The landscape of modern computing has been shaped significantly by the tireless efforts of individuals who have devoted their time and skills to create open-source software. Often, these individuals have sought little to no personal financial gain, instead opting to contribute to the collective knowledge and tools available to developers worldwide. Among these tools, few have had as profound an impact as the Vim open-source code editor, a creation of Dutch engineer Bram Moolenaar, first released in 1991.
This week, a somber note from Moolenaar’s family, published on Google Groups, announced his passing on August 3 at the age of 62. The cause of death was not disclosed, only that Moolenaar had been grappling with a medical condition that had rapidly progressed over a few weeks.
The family’s message read: “Bram Moolenaar passed away on 3 August 2023. Bram was suffering from a medical condition that progressed quickly over the last few weeks. Bram dedicated a large part of his life to VIM and he was very proud of the VIM community that you are all part of.” The family also shared that they are planning a Dutch-language funeral service in the Netherlands, though a date has yet to be confirmed. Moolenaar’s Vim text editor has achieved legendary status among software developers. It has consistently been recognized in surveys as one of the most widely used text editors or Integrated Development Environments (IDEs), and has even become the default editor for some Linux distributions. Vim was initially built as a clone for vi, a much-loved Unix text editor. Moolenaar’s Vim was partly constructed on another vi clone, Stevie, which is no longer supported. Moolenaar was not only a pioneer in open source software but also in the charityware model.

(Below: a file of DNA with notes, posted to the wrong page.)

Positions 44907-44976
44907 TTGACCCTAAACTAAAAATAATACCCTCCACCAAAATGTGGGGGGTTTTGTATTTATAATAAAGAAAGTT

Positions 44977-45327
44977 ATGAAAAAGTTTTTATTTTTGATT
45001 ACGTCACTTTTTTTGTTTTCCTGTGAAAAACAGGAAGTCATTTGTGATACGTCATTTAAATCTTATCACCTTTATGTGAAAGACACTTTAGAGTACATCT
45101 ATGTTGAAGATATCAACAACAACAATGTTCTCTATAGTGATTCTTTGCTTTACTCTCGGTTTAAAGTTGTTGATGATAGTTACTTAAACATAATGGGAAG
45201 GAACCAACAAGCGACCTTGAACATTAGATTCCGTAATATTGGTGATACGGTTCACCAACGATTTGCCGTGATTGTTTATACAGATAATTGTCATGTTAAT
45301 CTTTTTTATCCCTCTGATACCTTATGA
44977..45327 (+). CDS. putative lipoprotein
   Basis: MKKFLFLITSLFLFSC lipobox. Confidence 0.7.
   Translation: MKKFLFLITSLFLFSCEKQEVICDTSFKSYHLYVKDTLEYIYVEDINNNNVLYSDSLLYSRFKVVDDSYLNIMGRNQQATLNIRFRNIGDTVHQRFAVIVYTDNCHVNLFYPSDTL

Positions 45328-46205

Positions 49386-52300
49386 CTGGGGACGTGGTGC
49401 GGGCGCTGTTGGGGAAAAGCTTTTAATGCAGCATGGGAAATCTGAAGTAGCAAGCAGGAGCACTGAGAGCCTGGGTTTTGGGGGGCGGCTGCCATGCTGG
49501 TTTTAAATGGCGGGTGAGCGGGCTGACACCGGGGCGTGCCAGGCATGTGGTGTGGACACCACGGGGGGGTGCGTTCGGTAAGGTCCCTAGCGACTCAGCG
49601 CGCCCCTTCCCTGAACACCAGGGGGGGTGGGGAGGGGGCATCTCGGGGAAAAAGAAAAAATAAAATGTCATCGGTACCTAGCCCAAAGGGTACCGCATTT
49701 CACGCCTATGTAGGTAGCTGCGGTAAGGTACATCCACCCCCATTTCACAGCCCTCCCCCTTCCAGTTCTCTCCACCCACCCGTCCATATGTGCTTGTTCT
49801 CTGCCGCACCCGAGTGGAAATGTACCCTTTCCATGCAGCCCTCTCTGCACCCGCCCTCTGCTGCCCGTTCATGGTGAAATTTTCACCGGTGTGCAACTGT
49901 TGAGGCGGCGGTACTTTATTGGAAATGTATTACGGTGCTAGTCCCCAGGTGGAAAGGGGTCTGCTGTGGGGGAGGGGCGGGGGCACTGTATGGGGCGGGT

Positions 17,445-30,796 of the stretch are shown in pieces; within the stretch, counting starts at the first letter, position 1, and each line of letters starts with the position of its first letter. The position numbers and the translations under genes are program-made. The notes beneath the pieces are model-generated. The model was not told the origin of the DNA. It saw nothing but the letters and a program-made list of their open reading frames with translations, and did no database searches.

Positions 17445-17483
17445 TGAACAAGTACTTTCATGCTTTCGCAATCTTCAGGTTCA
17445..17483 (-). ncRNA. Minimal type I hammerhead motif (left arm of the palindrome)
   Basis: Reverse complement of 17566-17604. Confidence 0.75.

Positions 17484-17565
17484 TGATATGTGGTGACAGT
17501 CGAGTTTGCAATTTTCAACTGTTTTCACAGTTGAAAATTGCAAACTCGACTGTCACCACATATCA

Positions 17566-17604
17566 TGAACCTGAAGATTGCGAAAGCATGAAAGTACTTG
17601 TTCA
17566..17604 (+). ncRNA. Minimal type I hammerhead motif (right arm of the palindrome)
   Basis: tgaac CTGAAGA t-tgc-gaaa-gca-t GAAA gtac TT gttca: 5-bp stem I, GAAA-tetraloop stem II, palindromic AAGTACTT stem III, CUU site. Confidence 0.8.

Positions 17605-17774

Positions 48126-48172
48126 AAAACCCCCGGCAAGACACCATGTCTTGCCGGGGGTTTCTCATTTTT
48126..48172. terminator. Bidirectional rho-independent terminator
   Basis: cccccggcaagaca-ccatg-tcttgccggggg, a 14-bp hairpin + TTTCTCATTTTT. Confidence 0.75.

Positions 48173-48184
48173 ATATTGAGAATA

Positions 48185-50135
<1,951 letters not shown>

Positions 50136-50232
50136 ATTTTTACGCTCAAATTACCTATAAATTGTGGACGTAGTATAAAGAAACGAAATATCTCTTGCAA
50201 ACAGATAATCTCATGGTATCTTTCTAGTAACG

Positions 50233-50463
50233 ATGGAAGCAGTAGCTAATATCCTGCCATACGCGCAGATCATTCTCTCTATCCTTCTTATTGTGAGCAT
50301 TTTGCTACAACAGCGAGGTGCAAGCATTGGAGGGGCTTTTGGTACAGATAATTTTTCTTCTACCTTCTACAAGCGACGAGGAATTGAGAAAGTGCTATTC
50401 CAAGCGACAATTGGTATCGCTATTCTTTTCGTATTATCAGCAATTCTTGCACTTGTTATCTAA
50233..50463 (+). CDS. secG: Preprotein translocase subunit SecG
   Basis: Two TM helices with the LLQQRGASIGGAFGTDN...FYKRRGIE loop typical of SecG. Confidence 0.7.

With the license of Vim, he encouraged users who found value in his work to donate to a cause supporting children’s education in Uganda, rather than making a direct donation to him. According to The Next Web, these donations amounted to approximately 30,000 euros annually, sufficient to support the education of about 50 children, from primary school through to university. Moolenaar’s dedication to Vim remained unwavering, with updates continuing until just a few weeks ago. His career has been marked by involvement in numerous notable projects, with his most recent role at Google, working to enhance the Merchant Center. His passing marks the end of an era, but his legacy in the world of open source software will continue to influence generations of developers.